Based on known, extensive trade in crocodile skins and other products, as well as habitat alteration and human encroachment, since 1938 (three generations is 75 years), the Slender-snouted Crocodile meets the criteria for listing as Critically Endangered as it is inferred to have undergone a past population reduction of between 50-80% based on direct observation, loss of range and suitable habitat, direct exploitation and the impacts of introduced species (criterion A2acde). The reduction is closer to 50–60% for Central Africa and 70–90% for West Africa. There is no reason to expect the decline to slow, hence future reduction over the next 75 years is projected to be between 60–90% based on ongoing loss of range and habitat, exploitation and competition with other introduced crocodilian species (criterion A3cde). The future reduction is hard to quantify mostly due to extremely different threats and levels of active protection between West and Central Africa. On a global basis, however, this species is expected to lose 100% of mature individuals outside of protected areas and 60–90% inside of protected areas where fishing, hunting, and forest clearing remain issues. In West Africa subpopulations have already been reduced to the point where even small perturbations will result in localized extinctions and the state of protected area management (where most individuals are confined today) suggests that these reductions will continue into the future. For example, this species continues to exist in The Gambia solely due to the level of protection afforded the artificial chimpanzee colonies on the islands on which it breeds in the interior of the River Gambia National Park - it does not occur up or downstream of these core islands (M. Shirley unpub. data). Additionally, with increasing habitat conversion the West African Crocodile (Crocodylus suchus) will be able to occupy previously exclusive M. cataphractus habitat and out compete the latter species. Without intervention, in Central Africa the only remaining subpopulations at the end of three generations will be restricted to well-managed protected areas and remote areas of Gabon. In West Africa this species is anticipated to go completely extinct without significant revisions in protected area policy and management, as well as assisted efforts such as reintroductions.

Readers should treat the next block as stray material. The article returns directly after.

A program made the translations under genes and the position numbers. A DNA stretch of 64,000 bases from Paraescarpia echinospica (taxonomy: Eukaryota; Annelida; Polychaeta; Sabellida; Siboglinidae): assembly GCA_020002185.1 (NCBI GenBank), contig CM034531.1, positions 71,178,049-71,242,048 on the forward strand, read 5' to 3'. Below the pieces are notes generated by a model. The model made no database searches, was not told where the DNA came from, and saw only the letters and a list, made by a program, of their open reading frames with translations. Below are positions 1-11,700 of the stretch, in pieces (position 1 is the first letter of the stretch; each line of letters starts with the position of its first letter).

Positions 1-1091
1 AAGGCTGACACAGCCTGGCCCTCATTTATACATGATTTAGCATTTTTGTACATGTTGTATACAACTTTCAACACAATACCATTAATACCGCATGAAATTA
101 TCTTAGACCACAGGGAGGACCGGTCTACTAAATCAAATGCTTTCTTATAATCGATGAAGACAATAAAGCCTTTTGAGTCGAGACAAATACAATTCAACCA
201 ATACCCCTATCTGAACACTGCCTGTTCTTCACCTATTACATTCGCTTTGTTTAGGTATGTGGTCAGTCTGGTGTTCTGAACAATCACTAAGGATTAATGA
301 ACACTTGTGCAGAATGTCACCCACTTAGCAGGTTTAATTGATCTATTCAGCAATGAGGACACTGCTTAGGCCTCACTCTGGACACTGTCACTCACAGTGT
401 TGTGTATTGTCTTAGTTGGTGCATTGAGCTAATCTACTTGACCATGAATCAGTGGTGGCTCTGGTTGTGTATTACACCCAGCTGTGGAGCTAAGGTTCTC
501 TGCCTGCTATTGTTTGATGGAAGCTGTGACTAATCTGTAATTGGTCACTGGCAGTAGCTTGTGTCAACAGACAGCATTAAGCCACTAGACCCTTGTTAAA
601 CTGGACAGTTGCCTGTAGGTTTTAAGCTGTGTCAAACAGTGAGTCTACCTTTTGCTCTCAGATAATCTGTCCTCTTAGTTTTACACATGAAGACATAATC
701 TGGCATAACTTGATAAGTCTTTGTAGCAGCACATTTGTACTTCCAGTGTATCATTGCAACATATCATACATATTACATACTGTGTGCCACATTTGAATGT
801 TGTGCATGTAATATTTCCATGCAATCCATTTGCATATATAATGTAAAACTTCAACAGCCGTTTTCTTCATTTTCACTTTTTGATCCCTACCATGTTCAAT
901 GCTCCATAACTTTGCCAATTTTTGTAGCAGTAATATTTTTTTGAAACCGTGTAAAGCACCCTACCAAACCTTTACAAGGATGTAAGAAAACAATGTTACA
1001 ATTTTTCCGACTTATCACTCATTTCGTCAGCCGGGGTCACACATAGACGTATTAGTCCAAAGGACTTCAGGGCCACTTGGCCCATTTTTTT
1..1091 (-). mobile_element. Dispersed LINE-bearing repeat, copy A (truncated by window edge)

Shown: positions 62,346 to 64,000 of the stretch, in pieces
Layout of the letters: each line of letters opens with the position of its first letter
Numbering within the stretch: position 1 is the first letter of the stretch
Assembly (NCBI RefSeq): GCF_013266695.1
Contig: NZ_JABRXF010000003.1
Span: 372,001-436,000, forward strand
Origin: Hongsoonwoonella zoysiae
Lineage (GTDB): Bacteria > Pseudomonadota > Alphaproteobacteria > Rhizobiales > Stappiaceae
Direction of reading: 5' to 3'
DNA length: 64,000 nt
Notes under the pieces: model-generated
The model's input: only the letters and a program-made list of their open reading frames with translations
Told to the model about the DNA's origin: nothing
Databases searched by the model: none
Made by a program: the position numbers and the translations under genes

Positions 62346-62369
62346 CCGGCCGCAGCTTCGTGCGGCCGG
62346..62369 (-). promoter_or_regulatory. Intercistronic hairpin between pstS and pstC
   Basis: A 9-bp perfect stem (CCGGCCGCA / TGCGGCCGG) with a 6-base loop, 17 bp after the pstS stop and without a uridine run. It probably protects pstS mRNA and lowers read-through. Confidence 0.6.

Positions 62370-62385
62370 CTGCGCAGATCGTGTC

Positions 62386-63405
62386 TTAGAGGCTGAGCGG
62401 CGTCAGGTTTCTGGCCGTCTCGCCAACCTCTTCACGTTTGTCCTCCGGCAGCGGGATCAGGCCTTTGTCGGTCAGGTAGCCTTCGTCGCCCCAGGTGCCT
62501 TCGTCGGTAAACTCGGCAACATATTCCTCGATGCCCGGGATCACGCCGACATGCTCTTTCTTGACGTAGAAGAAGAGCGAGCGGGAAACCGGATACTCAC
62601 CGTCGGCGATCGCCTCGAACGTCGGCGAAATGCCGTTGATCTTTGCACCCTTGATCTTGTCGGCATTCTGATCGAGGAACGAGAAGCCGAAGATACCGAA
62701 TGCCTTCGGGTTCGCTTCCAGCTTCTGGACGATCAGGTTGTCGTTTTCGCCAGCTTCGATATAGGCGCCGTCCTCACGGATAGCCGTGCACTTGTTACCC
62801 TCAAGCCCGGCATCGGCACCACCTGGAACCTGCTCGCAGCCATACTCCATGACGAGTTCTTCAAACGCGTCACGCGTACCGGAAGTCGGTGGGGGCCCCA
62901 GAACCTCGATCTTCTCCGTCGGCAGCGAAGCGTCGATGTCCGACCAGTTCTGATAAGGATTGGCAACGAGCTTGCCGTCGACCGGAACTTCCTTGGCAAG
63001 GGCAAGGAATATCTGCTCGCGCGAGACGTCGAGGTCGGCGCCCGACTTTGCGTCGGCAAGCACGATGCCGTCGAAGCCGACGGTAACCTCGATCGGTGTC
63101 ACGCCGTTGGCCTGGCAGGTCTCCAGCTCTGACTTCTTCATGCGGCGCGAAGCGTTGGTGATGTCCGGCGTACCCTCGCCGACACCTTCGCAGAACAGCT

Looking at a combination of the information on past and future reductions (i.e. subcriterion A4acde) it is estimated that population reduction would be between 50–80%, once again resulting in a Critically Endangered listing. This inference (for the past) and projection (for the future) is based on the period 1960-2035 and incorporates the extensive, post WWII skin trading that was happening throughout West and Central Africa and did not slow down until the mid-1980s. The majority of this trade was in Nile Crocodile products, but in certain parts of this range (i.e., Gabon, Côte d'Ivoire, Liberia, and the Congos) the Slender-snouted Crocodile was actually the primary traded species or heavily incidentally impacted. It is suspected that the slowdown of this trade in the 1980s was largely due to the significant reduction in crocodile populations (i.e., reduced efficiency and hunting output) and only partially due to international (e.g., CITES) and national legislative policies. From 2013 to 2035 it is estimated that continued habitat loss, habitat conversion for agriculture (e.g., palm oil and rubber developments throughout Gabon, the Democratic Republic of the Congo, Cote d'Ivoire, Liberia and Sierra Leone), and increasing human pressures on natural resources (notably freshwater fisheries) will greatly increase this species extinction risk.
- 1996Data Deficient
- 1994Vulnerable(Groombridge 1994)
- 1990Indeterminate(IUCN 1990)
- 1988Indeterminate(IUCN Conservation Monitoring Centre 1988)
- 1986Indeterminate(IUCN Conservation Monitoring Centre 1986)